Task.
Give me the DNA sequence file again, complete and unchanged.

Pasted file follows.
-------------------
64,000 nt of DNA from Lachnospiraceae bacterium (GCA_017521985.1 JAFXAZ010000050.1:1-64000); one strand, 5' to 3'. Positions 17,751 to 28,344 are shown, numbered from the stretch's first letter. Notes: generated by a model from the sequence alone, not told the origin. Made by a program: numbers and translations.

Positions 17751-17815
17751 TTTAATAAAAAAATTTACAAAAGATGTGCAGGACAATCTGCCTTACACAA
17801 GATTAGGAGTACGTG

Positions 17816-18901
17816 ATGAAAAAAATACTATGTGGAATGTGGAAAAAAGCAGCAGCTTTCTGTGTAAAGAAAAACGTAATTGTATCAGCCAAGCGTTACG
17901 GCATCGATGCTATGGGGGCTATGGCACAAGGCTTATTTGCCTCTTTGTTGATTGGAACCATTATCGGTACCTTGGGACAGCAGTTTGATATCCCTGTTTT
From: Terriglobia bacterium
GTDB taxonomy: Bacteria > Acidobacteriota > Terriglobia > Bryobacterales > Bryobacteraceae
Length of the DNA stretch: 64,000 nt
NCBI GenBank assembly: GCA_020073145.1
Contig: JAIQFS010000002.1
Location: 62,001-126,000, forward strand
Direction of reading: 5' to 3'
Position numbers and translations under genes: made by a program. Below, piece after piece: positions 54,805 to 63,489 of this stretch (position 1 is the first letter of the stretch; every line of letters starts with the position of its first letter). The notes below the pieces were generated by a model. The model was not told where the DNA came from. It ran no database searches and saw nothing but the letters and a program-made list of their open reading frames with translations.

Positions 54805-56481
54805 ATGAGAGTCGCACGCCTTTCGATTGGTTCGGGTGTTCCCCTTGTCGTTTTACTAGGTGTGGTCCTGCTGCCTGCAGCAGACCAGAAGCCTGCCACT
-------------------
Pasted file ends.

64,000 nt of DNA from Lachnospiraceae bacterium (GCA_017521985.1 JAFXAZ010000050.1:1-64000); one strand, 5' to 3'. Positions 17,751 to 28,344 are shown, numbered from the stretch's first letter. Notes: generated by a model from the sequence alone, not told the origin. Made by a program: numbers and translations.

Positions 17751-17815
17751 TTTAATAAAAAAATTTACAAAAGATGTGCAGGACAATCTGCCTTACACAA
17801 GATTAGGAGTACGTG

Positions 17816-18901
17816 ATGAAAAAAATACTATGTGGAATGTGGAAAAAAGCAGCAGCTTTCTGTGTAAAGAAAAACGTAATTGTATCAGCCAAGCGTTACG
17901 GCATCGATGCTATGGGGGCTATGGCACAAGGCTTATTTGCCTCTTTGTTGATTGGAACCATTATCGGTACCTTGGGACAGCAGTTTGATATCCCTGTTTT
From: Terriglobia bacterium
GTDB taxonomy: Bacteria > Acidobacteriota > Terriglobia > Bryobacterales > Bryobacteraceae
Length of the DNA stretch: 64,000 nt
NCBI GenBank assembly: GCA_020073145.1
Contig: JAIQFS010000002.1
Location: 62,001-126,000, forward strand
Direction of reading: 5' to 3'
Position numbers and translations under genes: made by a program. Below, piece after piece: positions 54,805 to 63,489 of this stretch (position 1 is the first letter of the stretch; every line of letters starts with the position of its first letter). The notes below the pieces were generated by a model. The model was not told where the DNA came from. It ran no database searches and saw nothing but the letters and a program-made list of their open reading frames with translations.

Positions 54805-56481
54805 ATGAGAGTCGCACGCCTTTCGATTGGTTCGGGTGTTCCCCTTGTCGTTTTACTAGGTGTGGTCCTGCTGCCTGCAGCAGACCAGAAGCCTGCCACT